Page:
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Macrocephalon maleo


This large, predominantly black and white bird is found on two islands within Indonesia.

In the last 60 years the population has declined by as much as 90%. The primary threat is the harvesting of eggs by the local communities which has led to a number of nesting sites being abandoned.

The Maleo is a communal nester, which is considered to be an evolutionary strategy against egg predation. It regularly nests on sandy beaches, riverbanks and lake shores. Female birds will lay 8–12 eggs over the course of a year. These are laid in a pit which will be warmed either though solar or geothermal heat. These eggs, which are five times larger than a hen’s egg, are left to incubate for 2–3 months with no parental supervision. When the eggs hatch the young will tunnel to the surface and be ready to fly, requiring no parental care whatsoever.

The population is estimated at somewhere between 8,000–14,000 mature individuals. The Maleo has been protected under Indonesian law since 1972 and half of the current nesting sites are within protected areas, though its population is still regarded as declining. A small number of these locations receive conservation attention such as guard patrols which have led to an increase in hatch rates. Community engagement projects have been delivered to educate local people about the impacts of egg harvesting and a number of former ‘egg diggers’ are now employed as guards.

  • Order: Galliformes
  • Family: Megapodiidae
  • Population: 12,000-21,000
  • Trend: decreasing
  • Size: 55-60cm

EDGE Score

EDGE Score: 5.59 (?)
ED Score: 32.45 (?)
GE / IUCN Red List (?)
Not Evaluated Data Deficient Least Concern Near Threatened Vulnerable Endangered Critically Endangered Extinct in the Wild Extinct


Endemic to Sulawesi and the Buton Islands in Indonesia

Habitat and Ecology

This species inhabits lowland and hill rainforest up to an altitude just over 1,000 m. When travelling to coastal nesting grounds the Maleo will travel though some man-modified habitats. They nest communally on beaches, river banks or lake shores. They feed mainly on fruits, seeds, ants, termites, beetles, molluscs and other small invertebrates.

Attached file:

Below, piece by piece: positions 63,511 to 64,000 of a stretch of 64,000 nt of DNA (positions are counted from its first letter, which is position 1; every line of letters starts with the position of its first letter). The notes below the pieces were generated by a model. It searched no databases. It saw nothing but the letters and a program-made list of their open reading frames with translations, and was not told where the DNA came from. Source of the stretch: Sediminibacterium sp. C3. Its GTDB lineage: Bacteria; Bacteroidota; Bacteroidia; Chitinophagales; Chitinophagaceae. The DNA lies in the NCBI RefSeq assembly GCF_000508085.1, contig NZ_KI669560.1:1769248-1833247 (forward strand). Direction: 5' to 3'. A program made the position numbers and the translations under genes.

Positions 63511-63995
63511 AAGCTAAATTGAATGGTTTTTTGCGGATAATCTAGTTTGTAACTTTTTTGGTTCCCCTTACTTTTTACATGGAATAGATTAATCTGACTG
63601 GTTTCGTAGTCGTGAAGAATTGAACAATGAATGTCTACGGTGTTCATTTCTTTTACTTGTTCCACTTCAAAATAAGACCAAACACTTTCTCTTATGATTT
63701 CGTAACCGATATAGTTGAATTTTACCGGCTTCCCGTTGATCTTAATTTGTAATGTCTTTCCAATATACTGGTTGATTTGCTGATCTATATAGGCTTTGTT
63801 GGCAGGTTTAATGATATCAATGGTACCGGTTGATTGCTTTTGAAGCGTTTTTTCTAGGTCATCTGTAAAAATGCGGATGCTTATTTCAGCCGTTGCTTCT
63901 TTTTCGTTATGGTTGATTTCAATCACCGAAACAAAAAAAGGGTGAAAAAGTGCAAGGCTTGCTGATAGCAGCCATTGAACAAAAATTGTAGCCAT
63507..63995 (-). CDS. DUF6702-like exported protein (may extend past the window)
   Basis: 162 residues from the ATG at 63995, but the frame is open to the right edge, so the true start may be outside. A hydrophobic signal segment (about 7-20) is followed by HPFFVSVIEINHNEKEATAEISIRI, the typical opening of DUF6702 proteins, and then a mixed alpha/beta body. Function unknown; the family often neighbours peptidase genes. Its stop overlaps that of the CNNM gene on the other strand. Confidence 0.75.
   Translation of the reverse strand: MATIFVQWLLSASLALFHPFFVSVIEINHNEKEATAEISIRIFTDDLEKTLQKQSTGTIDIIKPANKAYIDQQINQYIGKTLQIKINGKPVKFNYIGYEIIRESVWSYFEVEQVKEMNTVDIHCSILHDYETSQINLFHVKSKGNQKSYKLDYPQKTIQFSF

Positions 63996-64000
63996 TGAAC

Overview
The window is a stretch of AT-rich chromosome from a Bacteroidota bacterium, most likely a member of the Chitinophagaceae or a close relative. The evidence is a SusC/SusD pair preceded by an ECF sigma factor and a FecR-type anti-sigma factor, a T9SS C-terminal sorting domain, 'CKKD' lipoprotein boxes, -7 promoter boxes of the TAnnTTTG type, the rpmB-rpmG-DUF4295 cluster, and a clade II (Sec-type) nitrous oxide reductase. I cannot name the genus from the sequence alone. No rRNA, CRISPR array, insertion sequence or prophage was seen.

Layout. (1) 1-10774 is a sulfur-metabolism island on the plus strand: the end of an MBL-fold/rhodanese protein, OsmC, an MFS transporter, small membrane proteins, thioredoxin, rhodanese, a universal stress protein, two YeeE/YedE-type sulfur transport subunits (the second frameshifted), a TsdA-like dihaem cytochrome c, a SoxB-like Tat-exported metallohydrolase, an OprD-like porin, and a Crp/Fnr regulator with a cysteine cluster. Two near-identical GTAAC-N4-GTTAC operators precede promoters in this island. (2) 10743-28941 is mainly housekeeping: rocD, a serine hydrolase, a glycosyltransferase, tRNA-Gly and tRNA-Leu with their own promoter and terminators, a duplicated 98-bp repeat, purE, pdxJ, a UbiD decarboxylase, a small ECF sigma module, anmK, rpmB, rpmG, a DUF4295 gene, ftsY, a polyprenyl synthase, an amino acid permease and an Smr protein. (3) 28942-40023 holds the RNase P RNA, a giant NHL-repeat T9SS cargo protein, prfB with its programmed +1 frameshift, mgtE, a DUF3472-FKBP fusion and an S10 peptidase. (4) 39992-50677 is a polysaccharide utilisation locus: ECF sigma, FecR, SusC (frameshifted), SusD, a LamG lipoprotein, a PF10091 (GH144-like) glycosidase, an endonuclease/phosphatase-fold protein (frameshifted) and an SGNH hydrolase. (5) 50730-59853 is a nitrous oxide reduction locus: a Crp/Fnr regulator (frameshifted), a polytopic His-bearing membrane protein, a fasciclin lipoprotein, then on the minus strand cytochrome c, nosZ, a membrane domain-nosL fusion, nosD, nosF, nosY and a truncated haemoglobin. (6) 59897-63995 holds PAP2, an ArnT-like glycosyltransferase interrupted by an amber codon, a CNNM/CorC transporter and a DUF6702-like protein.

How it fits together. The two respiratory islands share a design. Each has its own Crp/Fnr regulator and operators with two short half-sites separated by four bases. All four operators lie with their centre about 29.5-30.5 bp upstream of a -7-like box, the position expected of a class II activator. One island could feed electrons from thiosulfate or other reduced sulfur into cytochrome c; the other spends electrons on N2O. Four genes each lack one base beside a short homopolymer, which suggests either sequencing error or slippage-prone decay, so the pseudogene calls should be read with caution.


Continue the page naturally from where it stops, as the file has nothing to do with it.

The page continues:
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Conservation Actions

For each key category of conservation action, we calculated a conservation attention score based on expert information. In this graph, a higher score means the action is being carried out more intensively over more of the species range. The colour shows how important each action is considered to be for the conservation of this species.

Engaging stakeholders
Addressing threats
Status of knowledge
Management plan
Capacity building
Behaviour change
Awareness raising
  Score: 100 means the activity occurs at high level across more than 75% of the species range
Very Low

Overall Conservation Attention

We combined all of the expert information on conservation actions to calculate an overall conservation attention score for this species. Please help us to reach our goal of establishing dedicated conservation attention at “High” levels for all EDGE species.

Very Low Low Medium High

More information

Recent studies have grouped all possible conservation activities for any species into nine key categories (Washington et. al 2015). For each action, we asked experts for each species to assess the extent to which that action is being carried out and how much of the species’ range that action occurs in. For each action we used these two pieces of information to calculate the conservation attention score per action. A score of 100 means that the action is being carried out to a high level across at least 75% of the species range. We then combined the scores for all actions into an overall conservation attention score for the species. The experts also judged how important each category was to the conservation of that particular species.

This wordcloud illustrates the threats facing this species. The size of each word indicates the extent of a species range that is affected by that threat (larger size means a greater area is affected). The colour of the word indicates how much that threat impacts the species (darker shades of red mean the threat is more severe).

Urban development Crops Mining Roads / Rail Hunting Logging Work

Threat wordcloud key:

Small area affected
Large area affected
Least severe
Most severe
Severity unknown
Source: The IUCN List of Threatened Species. Version 2017.1.
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